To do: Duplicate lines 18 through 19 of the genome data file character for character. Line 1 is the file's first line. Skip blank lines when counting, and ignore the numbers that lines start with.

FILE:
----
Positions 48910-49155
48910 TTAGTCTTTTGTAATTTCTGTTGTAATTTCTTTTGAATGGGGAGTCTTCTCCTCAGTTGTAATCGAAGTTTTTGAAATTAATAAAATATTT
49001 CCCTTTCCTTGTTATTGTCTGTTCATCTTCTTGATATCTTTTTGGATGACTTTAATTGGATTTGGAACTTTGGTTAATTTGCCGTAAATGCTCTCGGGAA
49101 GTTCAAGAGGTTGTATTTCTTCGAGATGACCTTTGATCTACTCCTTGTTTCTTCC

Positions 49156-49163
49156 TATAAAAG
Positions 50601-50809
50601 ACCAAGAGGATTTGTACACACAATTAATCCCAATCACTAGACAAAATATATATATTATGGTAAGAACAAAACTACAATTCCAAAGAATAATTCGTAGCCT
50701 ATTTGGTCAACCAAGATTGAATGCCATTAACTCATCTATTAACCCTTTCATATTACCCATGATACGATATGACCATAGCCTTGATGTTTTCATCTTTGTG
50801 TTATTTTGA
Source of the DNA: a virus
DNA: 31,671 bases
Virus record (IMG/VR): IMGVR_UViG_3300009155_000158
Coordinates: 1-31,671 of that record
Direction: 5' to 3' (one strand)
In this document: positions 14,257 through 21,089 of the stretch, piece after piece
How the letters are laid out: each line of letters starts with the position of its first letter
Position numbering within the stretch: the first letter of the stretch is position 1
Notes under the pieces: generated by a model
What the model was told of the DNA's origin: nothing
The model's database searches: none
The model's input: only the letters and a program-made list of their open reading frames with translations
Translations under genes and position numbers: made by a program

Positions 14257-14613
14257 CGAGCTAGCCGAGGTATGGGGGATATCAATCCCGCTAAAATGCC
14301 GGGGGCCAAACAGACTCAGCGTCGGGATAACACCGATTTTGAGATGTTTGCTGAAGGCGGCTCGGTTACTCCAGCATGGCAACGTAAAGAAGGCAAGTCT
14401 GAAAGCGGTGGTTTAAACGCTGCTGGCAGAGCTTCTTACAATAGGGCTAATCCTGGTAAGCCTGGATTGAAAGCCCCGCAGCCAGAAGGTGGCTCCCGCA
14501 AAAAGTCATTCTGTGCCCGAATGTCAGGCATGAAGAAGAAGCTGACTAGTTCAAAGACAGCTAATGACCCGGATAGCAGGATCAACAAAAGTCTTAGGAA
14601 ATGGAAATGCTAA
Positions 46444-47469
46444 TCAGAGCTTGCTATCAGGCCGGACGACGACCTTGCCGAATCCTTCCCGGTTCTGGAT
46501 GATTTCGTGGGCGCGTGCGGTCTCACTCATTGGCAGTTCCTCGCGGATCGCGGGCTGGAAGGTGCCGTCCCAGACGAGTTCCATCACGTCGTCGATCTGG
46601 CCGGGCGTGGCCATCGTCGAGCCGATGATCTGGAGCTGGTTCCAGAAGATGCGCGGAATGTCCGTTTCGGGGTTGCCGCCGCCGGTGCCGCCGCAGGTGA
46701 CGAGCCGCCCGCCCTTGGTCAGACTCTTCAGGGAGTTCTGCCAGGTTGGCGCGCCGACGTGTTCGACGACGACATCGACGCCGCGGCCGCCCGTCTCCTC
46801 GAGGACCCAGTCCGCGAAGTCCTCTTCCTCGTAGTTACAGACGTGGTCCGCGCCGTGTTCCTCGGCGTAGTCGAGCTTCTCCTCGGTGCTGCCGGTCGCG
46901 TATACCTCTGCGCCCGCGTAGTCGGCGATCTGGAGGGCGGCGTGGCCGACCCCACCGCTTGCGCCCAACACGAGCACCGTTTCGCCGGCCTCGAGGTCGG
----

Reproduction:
Position numbering within the stretch: the first letter of the stretch is position 1
Notes under the pieces: generated by a model